Friday, January 13, 2012
My New Ashford Joy Spinning Wheel ~ The Good/Bad/Good News
My new Ashford Joy spinning wheel arrived in the mail yesterday. That's good news right? It's exciting to get that big box on the porch and when it relates to one of your favorite activities, even better. So, after dinner last night, even though I was feeling tired, I thought I would at least open the box and check it out. It comes almost entirely assembled so I found myself putting the few finishing touches together so I could take it for a spin.
That's when I hit the bad news. I picked this wheel in particular because whenever I'm spinning with a group of people, the Joys seem so quiet and smooth. Now I realize I probably should have looked more closely. I suspect those quiet Ashford Joys were single treadles. The reason I suspect this is because my double treadle is not quiet. There seems to be a flaw in the very design. The wood pieces attached to the treadles rub against each other creating a knocking sound that gets louder with speed. I had a few minutes of disbelief. Could this really be the design? Was it assembled incorrectly. After triple checking everything, I hit my low of last night.
I hate returning things and I just refused to accept that this wheel couldn't be made to run smoothly. That's when the tinker in me came out. It's also how this story has a good news ending. Here's what I did. I changed the connecting tube on the right treadle (exhibit A). Instead of running straight into the hole like you can see on the left treadle, I rearranged it by removing the screw (exhibit B) and then brought the tube up from the bottom of the treadle. There was enough length in the tube and by reversing the direction of placement in this way, the wooden leg is held back and no longer rubs against the leg of the other treadle.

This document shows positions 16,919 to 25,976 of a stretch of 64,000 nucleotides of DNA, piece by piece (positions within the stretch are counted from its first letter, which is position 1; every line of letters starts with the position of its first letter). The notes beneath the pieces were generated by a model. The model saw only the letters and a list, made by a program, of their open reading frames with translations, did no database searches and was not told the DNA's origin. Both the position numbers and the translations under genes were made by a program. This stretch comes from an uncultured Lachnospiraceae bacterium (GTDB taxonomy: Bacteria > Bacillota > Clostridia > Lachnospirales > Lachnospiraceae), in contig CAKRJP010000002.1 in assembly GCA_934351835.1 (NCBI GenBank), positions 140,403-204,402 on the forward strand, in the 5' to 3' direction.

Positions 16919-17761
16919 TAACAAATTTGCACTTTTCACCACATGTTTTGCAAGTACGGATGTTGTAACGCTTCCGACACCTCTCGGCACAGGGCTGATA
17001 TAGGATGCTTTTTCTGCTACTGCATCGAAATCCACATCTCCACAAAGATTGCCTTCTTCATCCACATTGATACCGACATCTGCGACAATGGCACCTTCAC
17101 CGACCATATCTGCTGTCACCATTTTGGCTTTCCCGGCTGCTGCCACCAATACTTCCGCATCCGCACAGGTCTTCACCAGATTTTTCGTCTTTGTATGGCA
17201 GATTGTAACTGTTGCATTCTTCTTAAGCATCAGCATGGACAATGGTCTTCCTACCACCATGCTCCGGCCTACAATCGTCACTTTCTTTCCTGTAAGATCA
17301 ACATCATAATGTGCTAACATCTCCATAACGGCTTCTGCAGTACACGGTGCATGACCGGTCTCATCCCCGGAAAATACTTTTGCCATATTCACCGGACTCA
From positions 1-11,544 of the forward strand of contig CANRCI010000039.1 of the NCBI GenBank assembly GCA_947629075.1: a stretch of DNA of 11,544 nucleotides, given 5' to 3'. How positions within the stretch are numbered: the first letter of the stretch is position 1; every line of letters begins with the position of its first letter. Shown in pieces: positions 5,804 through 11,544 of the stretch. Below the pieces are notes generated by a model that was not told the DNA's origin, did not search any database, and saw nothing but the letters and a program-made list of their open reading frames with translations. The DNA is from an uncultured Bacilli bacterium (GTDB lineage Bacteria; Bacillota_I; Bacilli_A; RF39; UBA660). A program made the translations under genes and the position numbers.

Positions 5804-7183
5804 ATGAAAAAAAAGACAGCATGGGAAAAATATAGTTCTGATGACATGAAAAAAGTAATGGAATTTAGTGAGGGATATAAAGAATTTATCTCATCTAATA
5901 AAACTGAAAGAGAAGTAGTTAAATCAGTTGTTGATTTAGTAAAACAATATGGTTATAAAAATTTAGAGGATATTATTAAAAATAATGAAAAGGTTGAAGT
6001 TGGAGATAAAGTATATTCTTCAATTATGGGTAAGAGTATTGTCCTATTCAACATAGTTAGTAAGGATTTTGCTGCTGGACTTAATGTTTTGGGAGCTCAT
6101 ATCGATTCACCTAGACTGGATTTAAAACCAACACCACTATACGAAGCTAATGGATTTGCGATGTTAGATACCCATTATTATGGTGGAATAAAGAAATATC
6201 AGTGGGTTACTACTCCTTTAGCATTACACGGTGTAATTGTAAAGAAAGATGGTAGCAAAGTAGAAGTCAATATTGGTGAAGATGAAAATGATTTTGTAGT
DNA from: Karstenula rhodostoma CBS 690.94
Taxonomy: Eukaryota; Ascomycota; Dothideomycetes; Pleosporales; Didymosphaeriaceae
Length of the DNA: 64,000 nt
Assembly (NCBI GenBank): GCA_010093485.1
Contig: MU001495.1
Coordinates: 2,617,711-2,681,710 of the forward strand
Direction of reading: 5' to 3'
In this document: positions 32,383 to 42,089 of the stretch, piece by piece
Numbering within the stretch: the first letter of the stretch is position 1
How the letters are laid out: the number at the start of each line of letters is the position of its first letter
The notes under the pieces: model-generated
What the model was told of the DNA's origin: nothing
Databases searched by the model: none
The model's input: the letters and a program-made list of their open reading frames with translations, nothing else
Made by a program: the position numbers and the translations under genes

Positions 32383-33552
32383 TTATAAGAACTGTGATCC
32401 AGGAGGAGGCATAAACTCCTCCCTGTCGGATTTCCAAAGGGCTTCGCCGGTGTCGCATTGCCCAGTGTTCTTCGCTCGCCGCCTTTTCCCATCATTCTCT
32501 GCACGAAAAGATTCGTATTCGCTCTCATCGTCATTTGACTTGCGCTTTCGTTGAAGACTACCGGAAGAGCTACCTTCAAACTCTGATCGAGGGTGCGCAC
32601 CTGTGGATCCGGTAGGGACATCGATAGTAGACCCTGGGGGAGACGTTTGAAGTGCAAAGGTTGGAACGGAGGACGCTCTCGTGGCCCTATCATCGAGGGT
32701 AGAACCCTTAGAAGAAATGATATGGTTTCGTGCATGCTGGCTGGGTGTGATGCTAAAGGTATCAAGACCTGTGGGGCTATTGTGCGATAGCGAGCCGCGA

That's not all I had to do. I also discovered that the leg of the left treadle was rubbing against the right treadle. I actually got out my wood whittling tools (I guess it's strange that I happen to have wood whittling tools) and I carefully reshaped the wood in the offending spot (exhibit C). At this point you are either thinking that I'm quick and clever or just plain crazy. It did feel a bit nuts to take a knife to my brand new wheel, but if I sent it back, it would just become a problem for someone else. The good news is that it now treadles very smoothly. The only sound is the whirring of the wheel which is as it should be. I'm a little less than impressed that I had to tinker to get these results, but I'm happy to have solved the problem.